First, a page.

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We believe there is substantial opportunity for economic results in this way, and we hope our offset programs will prove to be a pilot in this regard.

An area that is often mentioned and one which we must take a more negative view of is the inclusion of weighting factors for environmental externalities in utility least cost planning. We find that this method tends to be extremely arbitrary both in the numbers that are used and in its application solely to electric utilities and not to our competitors. More than that, the use of externalities tends to create situations where only natural gas is permitted as a fuel, and we believe that, for reasons of cost control and a whole variety of others, there must remain a role for coal in our energy supply.

As we look from our small perspective on efforts to deal with these issues on an international basis, we tend to believe that the United States should encourage more decisive international action, that it should not move in advance of such action, but when it can do so, it should be developing and strongly supporting verifiable international plans.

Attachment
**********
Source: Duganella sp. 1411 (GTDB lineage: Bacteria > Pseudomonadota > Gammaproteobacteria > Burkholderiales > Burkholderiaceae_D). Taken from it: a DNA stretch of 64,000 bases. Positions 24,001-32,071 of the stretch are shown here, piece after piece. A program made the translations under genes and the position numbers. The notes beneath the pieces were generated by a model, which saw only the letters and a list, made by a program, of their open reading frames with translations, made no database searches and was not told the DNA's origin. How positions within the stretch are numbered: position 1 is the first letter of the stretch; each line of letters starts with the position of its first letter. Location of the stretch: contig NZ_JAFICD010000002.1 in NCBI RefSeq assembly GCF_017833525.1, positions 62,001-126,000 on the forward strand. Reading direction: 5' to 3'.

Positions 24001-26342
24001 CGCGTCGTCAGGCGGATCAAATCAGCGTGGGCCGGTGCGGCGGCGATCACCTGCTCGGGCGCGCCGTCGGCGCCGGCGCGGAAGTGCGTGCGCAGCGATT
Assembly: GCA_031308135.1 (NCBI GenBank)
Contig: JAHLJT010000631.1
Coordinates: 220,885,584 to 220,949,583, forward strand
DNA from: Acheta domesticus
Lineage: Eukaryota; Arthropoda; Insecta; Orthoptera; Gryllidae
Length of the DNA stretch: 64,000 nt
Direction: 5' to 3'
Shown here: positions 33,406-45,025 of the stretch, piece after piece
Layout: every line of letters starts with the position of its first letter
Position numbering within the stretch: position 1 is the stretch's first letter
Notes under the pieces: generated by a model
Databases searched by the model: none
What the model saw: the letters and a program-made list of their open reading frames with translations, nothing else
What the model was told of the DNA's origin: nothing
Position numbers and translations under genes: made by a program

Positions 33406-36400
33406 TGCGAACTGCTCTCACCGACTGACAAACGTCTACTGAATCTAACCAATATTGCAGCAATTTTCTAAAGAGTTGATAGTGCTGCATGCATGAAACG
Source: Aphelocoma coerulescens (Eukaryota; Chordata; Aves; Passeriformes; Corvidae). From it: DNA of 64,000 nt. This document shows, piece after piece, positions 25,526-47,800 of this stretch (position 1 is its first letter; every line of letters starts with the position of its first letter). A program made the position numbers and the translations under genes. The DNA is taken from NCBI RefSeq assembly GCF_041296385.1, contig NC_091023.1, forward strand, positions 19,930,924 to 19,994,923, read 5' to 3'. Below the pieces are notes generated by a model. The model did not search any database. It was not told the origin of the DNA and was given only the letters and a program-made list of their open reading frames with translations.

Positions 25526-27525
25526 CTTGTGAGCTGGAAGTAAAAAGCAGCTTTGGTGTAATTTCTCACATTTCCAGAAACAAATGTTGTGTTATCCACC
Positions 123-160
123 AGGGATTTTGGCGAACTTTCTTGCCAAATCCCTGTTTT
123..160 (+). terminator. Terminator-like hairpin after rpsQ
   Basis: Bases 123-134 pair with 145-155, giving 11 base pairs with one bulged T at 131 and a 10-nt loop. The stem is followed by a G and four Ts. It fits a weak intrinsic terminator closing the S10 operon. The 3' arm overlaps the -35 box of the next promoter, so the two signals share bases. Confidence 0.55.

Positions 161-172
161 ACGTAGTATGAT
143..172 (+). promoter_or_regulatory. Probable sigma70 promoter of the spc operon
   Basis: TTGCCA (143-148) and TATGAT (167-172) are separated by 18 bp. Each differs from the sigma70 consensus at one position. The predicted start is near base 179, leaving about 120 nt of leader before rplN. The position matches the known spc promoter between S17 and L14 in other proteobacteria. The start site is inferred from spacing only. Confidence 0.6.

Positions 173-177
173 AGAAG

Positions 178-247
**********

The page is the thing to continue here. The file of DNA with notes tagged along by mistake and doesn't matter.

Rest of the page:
One of the things which concerns us greatly is that those societies which have somewhat more flexible and less rule- and standard-based ways of proceeding may adopt very fine sounding objectives but not, in fact, adopt the mechanisms to achieve those objectives. We believe that the United States should move in tandem with others to make certain that we are all moving together.

In this context, I am going to commit what I understand to be a sin and use the “+” word. I have spent a great deal of time looking at different ways of inducing change in behavior when the amount of change which is required is unclear and the affordability of that change is also unclear.

In that context, I would submit to the committee that a combination of modest but very broad based greenhouse gas taxes, coupled with the potential to remove those taxes through the purchase of offsets where those are cheaper, will be a more efficient and less intrusive way of bringing about action on the greenhouse front than many others.

As one who finds in management that the spirit of continuous improvement is necessary to almost everything we do, I am often troubled when trying to deal with governmental issues in which the options seem to be to do nothing or to do the biggest and most pervasive thing that one can think of.